Bronchodilator effects on mechanisms involved in airway responsiveness.

Persistent Link:
http://hdl.handle.net/10150/186353
Title:
Bronchodilator effects on mechanisms involved in airway responsiveness.
Author:
Witt-Enderby, Paula Ann.
Issue Date:
1993
Publisher:
The University of Arizona.
Rights:
Copyright © is held by the author. Digital access to this material is made possible by the University Libraries, University of Arizona. Further transmission, reproduction or presentation (such as public display or performance) of protected items is prohibited except with permission of the author.
Abstract:
The traditional approach to treating asthma includes the use of bronchodilator drugs, in particular β₂-adrenergic agonists and anti-cholinergics. It has been shown clinically that regularly scheduled use of both types of bronchodilators may result in a worsening of asthma. This dissertation evaluates the pulmonary effects of long-term bronchodilator administration in our animal model, the rabbit, at the level of the β-adrenergic receptor (βAR) and muscarinic cholinergic receptor (mAChR) located on airway smooth muscle. A four week infusion of the β₂ agonist bronchodilator, albuterol (6 mg/kg/day), resulted in a desensitization (lower affinity) and down-regulation of the βAR in tracheal smooth muscle (predominantly β₂ βAR subtype), mainstem bronchial smooth muscle (predominantly β₂ PAR subtype), and peripheral lung (predominantly β₁ βAR subtype) with no change in either affinity or βAR number in heart (predominantly β₁ βAR) as determined by radioligand binding analysis using the radioligand dihydroalprenolol ([³H] DHA). However, the βAR were not desensitized functionally in that isoproterenol-induced relaxations were not significantly different from control. In contrast, the functional response of the mAChR was increased significantly as compared to control in that the efficacy of methacholine-induced contractions was increased in mainstem bronchial and similarly in tracheal rings. However, the affinity and density of mAChR were not significantly different from the control values as determined by radioligand binding analysis using the radioligand quinuclidinyl benzilate ([³H] QNB). Chronic anti-cholinergic bronchodilator exposure using atropine (4 mg/kg/day) resulted in an increase in the efficacy of methacholine-induced contractile response of mainstem bronchial and tracheal rings with a concomitant increase in mAChR density in both tissues. Differential regulation of the mAChR may be occurring as demonstrated by experiments which show that chronic atropine exposure increased the M₃ mAChR subtype density to a greater extent than the M₂ mAChR subtype. This suggests that the methacholine-induced hyperresponsiveness seen clinically with chronic anti-cholinergic bronchodilator therapy may be due to an up-regulation of the M₃ mAChR in airway smooth muscle involved in bronchoconstriction.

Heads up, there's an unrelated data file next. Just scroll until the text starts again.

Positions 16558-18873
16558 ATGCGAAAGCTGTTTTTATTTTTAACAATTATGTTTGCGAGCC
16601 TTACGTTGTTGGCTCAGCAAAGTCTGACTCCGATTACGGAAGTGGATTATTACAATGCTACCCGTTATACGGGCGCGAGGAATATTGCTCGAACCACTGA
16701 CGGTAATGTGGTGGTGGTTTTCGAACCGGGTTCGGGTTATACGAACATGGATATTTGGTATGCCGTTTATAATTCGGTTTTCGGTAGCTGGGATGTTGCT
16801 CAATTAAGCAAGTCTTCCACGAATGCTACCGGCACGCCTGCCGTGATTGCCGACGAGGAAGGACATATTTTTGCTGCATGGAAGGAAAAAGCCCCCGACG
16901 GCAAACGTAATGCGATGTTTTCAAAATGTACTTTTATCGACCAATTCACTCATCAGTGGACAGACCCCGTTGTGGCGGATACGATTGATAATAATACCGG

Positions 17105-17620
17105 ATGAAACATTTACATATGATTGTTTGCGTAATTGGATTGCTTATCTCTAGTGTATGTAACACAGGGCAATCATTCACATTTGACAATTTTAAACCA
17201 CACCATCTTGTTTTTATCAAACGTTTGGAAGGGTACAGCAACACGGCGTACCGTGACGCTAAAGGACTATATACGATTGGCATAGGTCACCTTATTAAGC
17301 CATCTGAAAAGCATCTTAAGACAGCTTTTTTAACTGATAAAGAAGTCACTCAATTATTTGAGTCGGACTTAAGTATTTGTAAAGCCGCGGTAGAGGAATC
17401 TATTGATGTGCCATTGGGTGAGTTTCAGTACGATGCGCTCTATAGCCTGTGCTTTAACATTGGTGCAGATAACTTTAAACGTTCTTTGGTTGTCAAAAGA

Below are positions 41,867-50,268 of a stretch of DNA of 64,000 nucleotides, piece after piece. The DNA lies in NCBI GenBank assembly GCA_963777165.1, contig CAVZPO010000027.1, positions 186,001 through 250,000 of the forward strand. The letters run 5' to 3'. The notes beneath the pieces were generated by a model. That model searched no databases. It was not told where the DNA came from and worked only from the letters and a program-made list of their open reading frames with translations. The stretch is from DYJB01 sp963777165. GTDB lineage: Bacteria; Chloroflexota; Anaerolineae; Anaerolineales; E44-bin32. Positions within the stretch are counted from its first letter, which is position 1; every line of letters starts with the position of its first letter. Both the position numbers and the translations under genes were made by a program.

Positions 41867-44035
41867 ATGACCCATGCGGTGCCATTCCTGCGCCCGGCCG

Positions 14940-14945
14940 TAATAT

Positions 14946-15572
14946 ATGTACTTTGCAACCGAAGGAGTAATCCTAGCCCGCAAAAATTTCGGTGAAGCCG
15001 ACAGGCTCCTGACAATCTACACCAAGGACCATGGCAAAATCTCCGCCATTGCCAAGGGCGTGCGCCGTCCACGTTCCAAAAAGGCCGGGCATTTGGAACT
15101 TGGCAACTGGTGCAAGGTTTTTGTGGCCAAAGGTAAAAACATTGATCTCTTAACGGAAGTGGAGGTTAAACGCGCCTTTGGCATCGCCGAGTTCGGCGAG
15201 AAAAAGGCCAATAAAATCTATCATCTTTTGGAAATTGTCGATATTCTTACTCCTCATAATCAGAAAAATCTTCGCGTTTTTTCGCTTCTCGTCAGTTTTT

Type:
text; Dissertation-Reproduction (electronic)
Keywords:
Dissertations, Academic.; Pharmacology.
Degree Name:
Ph.D.
Degree Level:
doctoral
Degree Program:
Pharmacology and Toxicology; Graduate College
Degree Grantor:
University of Arizona
Committee Chair:
Yamamura, Henry

Full metadata record

DC FieldValue Language
dc.language.isoenen_US
dc.titleBronchodilator effects on mechanisms involved in airway responsiveness.en_US
dc.creatorWitt-Enderby, Paula Ann.en_US